After more testing, “a tiny, isolated malignancy” was confirmed, meaning the spot was indicative of cancer.

The procedure and subsequent radiation treatments are not expected to interfere with her duties as governor, Ivey said in a statement.

Ivey said “this was discovered early, and it is very treatable.”

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She added that the procedure “has a very high rate of success” and expressed great confidence in Alabama being “home to some of the world’s leading physicians.”

The governor welcomes prayers and support from around the state.

Ivey’s full statement as follows: 

Throughout my life, I am constantly reminded that I have so much for which to be thankful; God has been incredibly gracious to me.

One of the highest honors you have given me is serving as your governor.

Because I always shoot straight with you, I want to share a recent challenge that has been placed in front of me.

Within the past few weeks, during a routine exam, my longtime family physician discovered a spot on my lung that was unusual. Additional tests confirmed that this was, indeed, a tiny, isolated malignancy.

The good news is I am one of the fortunate ones where this was discovered early, and it is very treatable.

The better news is Alabama is home to some of the world’s leading physicians. My team of doctors have assured me this treatment has a very high rate of success and will have a minimal impact on my schedule.

Tomorrow morning, I will travel to UAB for an outpatient procedure, which will allow me to soon begin a series of specialized radiation treatments. None of this will prevent me from continuing to serve as your governor and doing the work you elected me to do.

Naturally, I welcome your prayers and your support. Just as so many others who have been affected by cancer, I am confident of God’s plan and purpose for my life and feel extremely fortunate this was caught so early.

May God continue to bless each of you and the great state of Alabama.

Update 2:30 p.m.:

The governor also released a video message to the public.

Sean Ross is the editor of Yellowhammer News. You can follow him on Twitter @sean_yhn

34 mins ago

On this day in Alabama history: Alabama legislature ratified the 19th Amendment

Sept. 19, 1953

The fight for the right for women to vote officially ended in 1920 when Tennessee became the 36th state to ratify the 19th Amendment to the U.S. Constitution. In Alabama, there was an active suffragist movement, led by the Alabama Equal Suffrage Association, but opposition by some Alabama groups resulted in the legislature not taking up the amendment, and after Tennessee signed on the issue was moot. Thirty-three years later, the legislature decided to “record its approval of extending the right of suffrage to women” and officially ratified the 19th Amendment. Although the Alabama Equal Suffrage Association dissolved in 1920, many of its leaders and members joined the newly founded League of Women Voters, which remains active today in Alabama elections.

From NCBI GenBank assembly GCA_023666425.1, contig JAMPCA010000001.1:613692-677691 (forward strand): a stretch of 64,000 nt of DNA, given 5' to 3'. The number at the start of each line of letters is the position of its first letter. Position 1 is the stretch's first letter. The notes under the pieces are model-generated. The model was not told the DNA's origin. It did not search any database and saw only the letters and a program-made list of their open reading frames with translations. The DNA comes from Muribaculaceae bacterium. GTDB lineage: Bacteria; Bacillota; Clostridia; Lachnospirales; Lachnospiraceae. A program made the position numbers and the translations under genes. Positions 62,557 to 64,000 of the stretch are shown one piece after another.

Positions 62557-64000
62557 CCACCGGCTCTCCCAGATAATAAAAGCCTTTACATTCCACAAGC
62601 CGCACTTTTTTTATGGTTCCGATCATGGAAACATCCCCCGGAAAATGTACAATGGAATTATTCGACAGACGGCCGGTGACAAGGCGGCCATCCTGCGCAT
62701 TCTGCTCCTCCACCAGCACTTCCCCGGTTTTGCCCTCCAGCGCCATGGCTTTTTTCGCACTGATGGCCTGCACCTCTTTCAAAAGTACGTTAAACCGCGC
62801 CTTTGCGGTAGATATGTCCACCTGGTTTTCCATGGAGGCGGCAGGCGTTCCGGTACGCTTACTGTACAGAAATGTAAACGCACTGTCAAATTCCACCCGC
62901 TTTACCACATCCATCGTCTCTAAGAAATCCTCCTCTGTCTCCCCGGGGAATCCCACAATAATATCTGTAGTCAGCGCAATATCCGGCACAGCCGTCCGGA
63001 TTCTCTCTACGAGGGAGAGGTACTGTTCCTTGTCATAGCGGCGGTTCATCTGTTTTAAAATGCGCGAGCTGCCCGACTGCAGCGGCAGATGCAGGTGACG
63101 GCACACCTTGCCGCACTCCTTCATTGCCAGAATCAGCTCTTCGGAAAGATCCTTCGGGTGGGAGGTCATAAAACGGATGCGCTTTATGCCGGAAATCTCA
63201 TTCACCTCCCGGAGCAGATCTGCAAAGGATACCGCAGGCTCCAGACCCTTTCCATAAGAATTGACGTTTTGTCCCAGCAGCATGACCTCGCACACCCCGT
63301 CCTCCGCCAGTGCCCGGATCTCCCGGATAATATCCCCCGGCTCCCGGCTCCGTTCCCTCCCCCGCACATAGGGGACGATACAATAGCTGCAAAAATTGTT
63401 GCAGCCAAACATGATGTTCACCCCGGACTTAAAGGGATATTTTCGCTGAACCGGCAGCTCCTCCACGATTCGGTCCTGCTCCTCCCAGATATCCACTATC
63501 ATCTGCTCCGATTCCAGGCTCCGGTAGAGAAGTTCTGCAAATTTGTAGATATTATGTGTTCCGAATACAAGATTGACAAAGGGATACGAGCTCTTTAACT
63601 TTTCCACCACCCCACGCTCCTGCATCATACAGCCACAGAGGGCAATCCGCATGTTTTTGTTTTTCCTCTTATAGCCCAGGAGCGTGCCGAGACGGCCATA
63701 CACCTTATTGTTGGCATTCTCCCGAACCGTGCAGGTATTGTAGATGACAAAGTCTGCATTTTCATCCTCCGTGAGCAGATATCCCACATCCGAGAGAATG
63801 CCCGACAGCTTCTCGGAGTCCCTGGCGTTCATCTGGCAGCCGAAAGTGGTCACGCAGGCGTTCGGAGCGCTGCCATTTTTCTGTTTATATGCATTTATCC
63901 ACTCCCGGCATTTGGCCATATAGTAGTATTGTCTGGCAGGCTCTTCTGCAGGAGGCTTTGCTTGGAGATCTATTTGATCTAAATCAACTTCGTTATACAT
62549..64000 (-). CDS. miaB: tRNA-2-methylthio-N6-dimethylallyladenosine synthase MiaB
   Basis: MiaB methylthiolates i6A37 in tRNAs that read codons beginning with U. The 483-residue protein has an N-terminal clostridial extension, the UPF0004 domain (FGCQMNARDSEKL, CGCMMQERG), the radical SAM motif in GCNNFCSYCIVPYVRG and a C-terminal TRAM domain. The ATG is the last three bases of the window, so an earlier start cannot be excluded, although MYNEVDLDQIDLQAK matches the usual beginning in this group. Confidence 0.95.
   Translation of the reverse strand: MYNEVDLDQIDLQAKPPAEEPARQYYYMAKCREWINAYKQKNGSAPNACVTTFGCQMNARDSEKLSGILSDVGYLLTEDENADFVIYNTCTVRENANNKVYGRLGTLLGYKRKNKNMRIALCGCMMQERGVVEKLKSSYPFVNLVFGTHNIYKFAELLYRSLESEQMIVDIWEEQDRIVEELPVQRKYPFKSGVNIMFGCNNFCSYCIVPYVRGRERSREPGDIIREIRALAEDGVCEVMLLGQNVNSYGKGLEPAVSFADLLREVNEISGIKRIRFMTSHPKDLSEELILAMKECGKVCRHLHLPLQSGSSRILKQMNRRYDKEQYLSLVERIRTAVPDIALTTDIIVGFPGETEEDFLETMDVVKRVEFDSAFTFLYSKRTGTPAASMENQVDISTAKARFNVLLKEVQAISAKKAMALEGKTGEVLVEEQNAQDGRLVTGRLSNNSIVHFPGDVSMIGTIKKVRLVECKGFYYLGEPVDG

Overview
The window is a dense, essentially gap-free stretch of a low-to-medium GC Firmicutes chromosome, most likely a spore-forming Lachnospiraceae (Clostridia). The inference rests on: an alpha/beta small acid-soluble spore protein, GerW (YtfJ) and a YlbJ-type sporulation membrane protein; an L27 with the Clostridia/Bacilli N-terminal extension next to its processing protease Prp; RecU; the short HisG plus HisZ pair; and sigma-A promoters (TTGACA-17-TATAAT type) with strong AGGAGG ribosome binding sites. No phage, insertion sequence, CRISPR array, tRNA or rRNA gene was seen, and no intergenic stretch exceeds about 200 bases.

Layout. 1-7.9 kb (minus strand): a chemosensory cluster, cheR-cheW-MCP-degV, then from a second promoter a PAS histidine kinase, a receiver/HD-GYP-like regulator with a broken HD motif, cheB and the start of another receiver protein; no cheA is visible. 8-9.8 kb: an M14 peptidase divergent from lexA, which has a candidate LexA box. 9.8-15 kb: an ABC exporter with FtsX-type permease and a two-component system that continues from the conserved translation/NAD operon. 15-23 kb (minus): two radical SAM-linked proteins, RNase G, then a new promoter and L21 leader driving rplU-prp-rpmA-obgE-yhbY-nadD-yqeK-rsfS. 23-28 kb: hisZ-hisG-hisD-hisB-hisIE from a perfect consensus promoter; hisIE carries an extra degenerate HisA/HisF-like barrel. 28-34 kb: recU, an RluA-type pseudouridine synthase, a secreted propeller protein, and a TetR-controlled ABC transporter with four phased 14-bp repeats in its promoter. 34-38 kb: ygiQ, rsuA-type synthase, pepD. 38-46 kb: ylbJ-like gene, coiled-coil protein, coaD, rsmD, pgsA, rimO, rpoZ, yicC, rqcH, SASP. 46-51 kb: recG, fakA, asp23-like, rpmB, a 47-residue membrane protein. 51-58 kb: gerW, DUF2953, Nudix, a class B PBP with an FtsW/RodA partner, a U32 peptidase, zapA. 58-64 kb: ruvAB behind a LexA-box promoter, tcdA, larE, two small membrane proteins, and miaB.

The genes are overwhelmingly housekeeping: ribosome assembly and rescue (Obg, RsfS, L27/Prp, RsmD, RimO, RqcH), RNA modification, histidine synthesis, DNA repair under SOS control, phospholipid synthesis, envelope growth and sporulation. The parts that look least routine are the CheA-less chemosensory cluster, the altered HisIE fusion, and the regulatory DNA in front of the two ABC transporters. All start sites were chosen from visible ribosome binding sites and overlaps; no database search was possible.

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1 hour ago

Canfield elected chair of Alabama Commission on Artificial Intelligence, Waggoner vice-chair

The Alabama Commission on Artificial Intelligence (AI) and Associated Technologies recently held its inaugural meeting, at which commission members elected Alabama Department of Commerce Secretary Greg Canfield as chairman and State Senator Jabo Waggoner (R-Vestavia Hills) as vice-chairman.

The commission plans to schedule additional meetings over the next seven months, with all meetings being open to the public.

The members will deliver a report in May to Governor Kay Ivey and the Alabama Legislature, recommending strategies and policies on how AI and other emerging technologies will be of benefit to the Yellowhammer State’s economy.

In a statement on Thursday, Canfield explained the importance of the commission’s work.

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“Artificial intelligence is a powerful, disruptive technology that has the potential to forever change the way we live our lives and how businesses across Alabama operate,” he emphasized.

“It’s critical that we understand how AI will bring about these sweeping changes, and this Commission will help us develop insights into what the future has in store for Alabama’s citizens and businesses,” Canfield concluded.

Waggoner spearheaded the legislative resolution that formed the commission. His leadership has been, and continues to be instrumental, in this process. The powerful chair of the Senate Rules Committee identified the goal of Alabama being on the cutting edge of AI research and job creation in the technology sector.